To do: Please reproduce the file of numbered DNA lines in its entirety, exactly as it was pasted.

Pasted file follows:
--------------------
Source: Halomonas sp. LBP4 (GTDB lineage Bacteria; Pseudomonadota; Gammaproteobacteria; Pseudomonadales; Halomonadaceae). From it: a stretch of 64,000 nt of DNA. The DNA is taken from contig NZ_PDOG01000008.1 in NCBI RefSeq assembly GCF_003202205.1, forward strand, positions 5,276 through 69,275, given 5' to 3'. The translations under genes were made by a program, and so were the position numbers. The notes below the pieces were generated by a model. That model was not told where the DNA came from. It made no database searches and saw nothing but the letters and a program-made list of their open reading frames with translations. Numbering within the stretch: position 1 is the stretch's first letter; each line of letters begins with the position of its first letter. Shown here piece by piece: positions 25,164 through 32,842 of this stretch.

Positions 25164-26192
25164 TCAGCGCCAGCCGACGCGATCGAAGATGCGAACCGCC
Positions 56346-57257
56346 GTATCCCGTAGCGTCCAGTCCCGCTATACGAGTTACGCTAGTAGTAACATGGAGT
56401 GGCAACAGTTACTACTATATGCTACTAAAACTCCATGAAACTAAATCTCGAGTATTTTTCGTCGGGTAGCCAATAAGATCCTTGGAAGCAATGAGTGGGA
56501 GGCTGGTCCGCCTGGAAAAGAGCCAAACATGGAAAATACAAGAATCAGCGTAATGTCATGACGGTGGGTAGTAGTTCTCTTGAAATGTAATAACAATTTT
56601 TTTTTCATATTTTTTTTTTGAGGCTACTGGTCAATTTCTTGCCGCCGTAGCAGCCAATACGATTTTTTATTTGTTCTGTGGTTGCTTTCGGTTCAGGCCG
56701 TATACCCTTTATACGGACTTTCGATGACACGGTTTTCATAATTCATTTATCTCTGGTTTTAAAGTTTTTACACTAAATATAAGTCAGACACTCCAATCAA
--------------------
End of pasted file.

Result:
Source: Halomonas sp. LBP4 (GTDB lineage Bacteria; Pseudomonadota; Gammaproteobacteria; Pseudomonadales; Halomonadaceae). From it: a stretch of 64,000 nt of DNA. The DNA is taken from contig NZ_PDOG01000008.1 in NCBI RefSeq assembly GCF_003202205.1, forward strand, positions 5,276 through 69,275, given 5' to 3'. The translations under genes were made by a program, and so were the position numbers. The notes below the pieces were generated by a model. That model was not told where the DNA came from. It made no database searches and saw nothing but the letters and a program-made list of their open reading frames with translations. Numbering within the stretch: position 1 is the stretch's first letter; each line of letters begins with the position of its first letter. Shown here piece by piece: positions 25,164 through 32,842 of this stretch.

Positions 25164-26192
25164 TCAGCGCCAGCCGACGCGATCGAAGATGCGAACCGCC
Positions 56346-57257
56346 GTATCCCGTAGCGTCCAGTCCCGCTATACGAGTTACGCTAGTAGTAACATGGAGT
56401 GGCAACAGTTACTACTATATGCTACTAAAACTCCATGAAACTAAATCTCGAGTATTTTTCGTCGGGTAGCCAATAAGATCCTTGGAAGCAATGAGTGGGA
56501 GGCTGGTCCGCCTGGAAAAGAGCCAAACATGGAAAATACAAGAATCAGCGTAATGTCATGACGGTGGGTAGTAGTTCTCTTGAAATGTAATAACAATTTT
56601 TTTTTCATATTTTTTTTTTGAGGCTACTGGTCAATTTCTTGCCGCCGTAGCAGCCAATACGATTTTTTATTTGTTCTGTGGTTGCTTTCGGTTCAGGCCG
56701 TATACCCTTTATACGGACTTTCGATGACACGGTTTTCATAATTCATTTATCTCTGGTTTTAAAGTTTTTACACTAAATATAAGTCAGACACTCCAATCAA